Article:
The latest report finds a sharp jump just since the earlier report in March. Now CBO expects this year’s deficit to run $590 billion, or about a third more than last year. The only good news in the agency’s estimate is that the cumulative deficit over the next decade will be a bit lower than previously predicted because CBO expects the Federal Reserve to continue holding down interest rates. If that changes, or if the Fed no longer finds that it can keep rates down close to zero, this good news will disappear.
CBO currently expects the annual deficit to rise from $590 billion this year to $1.2 trillion in 2026, around the level during the “bad ole days” of the financial crisis. The cumulative red ink from 2017 to 2026 will be $8.5 trillion. Deficits as a percentage of GDP will go from 3.2 this year to 4.6 in 2026. The national debt held by the public (which excludes Social Security deficits) will go from $14.1 trillion to $23.1 trillion, or 76.6 percent to 85.5 percent of GDP. As the agency dryly explains, would be “considerably larger relative to” GDP “than its average over the past 50 years.”
Unfortunately, from CBO’s standpoint, even this extraordinary budget challenge eventually will be considered to be “good news.” Merely a large and rising fiscal crunch with no end in sight. Hopefully people can bear the strain of steadily rising outlays, taxes and deficits if nothing increases too fast.
But as the 2008 financial crisis demonstrated, nothing can be taken for granted. The floodtide of red ink over the coming decade cannot help but have negative consequences. And the damage could be extensive.
Warned the agency: “high and rising debt would have serious consequences, both for the economy and for the federal budget. Federal spending on interest payments would increase substantially as a result of increases in interests rates, such as those projected to occur over the next few years. Moreover, because federal borrowing reduces national saving over time, the nation’s capital stock ultimately would be smaller, and productivity and income would be lower than would be the case if the debt was smaller. In addition, lawmakers would have less flexibility than otherwise to respond to unexpected challenges, such as significant economic downturn or financial crises.”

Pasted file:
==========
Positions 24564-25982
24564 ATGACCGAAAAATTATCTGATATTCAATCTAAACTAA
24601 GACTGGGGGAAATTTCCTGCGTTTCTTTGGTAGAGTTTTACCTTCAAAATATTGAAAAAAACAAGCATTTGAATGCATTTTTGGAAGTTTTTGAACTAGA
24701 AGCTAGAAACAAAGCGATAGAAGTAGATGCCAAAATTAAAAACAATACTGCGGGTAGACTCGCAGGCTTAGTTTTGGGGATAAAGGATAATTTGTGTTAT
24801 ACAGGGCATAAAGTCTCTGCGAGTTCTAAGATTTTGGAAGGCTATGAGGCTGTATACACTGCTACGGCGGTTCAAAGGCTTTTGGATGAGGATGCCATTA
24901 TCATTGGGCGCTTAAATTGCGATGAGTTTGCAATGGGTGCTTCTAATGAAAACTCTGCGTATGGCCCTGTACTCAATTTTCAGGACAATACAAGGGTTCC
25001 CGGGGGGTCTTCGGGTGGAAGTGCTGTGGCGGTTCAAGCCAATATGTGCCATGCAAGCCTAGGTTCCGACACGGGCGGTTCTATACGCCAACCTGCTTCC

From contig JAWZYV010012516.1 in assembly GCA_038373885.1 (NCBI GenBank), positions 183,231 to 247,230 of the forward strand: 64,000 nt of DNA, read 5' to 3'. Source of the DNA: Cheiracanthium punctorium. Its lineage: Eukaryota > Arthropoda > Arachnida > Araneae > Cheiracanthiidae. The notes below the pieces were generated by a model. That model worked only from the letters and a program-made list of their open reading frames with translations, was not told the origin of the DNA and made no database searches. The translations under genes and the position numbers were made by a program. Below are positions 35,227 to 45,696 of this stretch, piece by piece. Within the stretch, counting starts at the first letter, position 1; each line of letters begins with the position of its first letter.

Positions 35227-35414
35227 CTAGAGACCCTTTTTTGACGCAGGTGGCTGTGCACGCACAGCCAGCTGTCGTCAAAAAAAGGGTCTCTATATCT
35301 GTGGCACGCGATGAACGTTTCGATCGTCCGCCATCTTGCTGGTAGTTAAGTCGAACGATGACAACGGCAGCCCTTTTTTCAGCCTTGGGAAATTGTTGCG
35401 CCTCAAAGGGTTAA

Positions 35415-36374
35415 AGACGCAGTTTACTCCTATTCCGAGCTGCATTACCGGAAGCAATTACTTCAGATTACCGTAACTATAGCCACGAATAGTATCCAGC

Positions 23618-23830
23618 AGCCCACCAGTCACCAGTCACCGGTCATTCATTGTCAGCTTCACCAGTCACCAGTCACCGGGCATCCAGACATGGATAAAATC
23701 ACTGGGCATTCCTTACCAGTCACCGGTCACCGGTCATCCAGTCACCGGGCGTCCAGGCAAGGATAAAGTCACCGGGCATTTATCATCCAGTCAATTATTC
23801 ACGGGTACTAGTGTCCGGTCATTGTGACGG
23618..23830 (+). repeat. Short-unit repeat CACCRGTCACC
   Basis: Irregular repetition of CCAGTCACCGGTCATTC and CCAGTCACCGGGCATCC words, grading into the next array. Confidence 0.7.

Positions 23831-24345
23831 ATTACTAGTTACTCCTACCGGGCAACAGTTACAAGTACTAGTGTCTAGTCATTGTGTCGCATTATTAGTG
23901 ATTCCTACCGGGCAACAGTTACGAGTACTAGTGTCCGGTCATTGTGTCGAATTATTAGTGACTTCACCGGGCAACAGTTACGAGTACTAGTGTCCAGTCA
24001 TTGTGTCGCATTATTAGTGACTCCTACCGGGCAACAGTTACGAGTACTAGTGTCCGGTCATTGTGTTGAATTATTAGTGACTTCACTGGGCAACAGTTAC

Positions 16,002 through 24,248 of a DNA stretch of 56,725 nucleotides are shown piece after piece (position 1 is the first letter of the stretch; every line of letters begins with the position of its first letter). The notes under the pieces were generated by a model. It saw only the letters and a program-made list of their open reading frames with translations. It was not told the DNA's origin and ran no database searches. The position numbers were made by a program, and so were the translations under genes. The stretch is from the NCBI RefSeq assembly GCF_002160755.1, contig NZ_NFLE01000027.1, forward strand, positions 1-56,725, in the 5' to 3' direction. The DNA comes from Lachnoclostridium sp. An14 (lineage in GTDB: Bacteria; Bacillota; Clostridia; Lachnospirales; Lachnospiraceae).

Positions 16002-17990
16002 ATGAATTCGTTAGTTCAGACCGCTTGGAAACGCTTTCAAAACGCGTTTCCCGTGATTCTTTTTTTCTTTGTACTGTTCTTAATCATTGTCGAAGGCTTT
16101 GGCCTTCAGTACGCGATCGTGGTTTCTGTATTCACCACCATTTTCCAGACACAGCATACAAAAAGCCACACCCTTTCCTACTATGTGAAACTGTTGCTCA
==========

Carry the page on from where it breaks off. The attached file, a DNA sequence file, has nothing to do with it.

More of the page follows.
Bad, indeed, awful, but likely inevitable. Still, hopefully survivable. However, the agency added: “Finally, the likelihood of a fiscal crisis in the United States would increase. Specifically, the risk would rise of investors’ becoming unwilling to finance the government’s borrowing unless they were compensated with very high interest rates. If that occurred, interest rates on federal debt would rise suddenly and sharply relative to rates of return on other assets.”
In such a world, the American public might tire of reassuring Europeans who can’t be bothered to pay for their own defense, South Koreans unwilling to devote more of their abundant resources to the military, and Japanese who still worry more about historical experience than present realities. The call of “America First!” would sound ever more persuasive. The U.S. military really shouldn’t be treated as a form of foreign aid for the internationally irresponsible.
However, the long‐term outlook—genuine long‐term, not “long‐term” in Washington‐speak, which is simply beyond the next election—is extraordinarily grim. Much goes into the depressing forecasts, but the numbers are dominated by one factor: the aging population. Explained CBO, “by 2046, projected spending for those programs for people 65 or older accounts for about half of all federal noninterest spending.”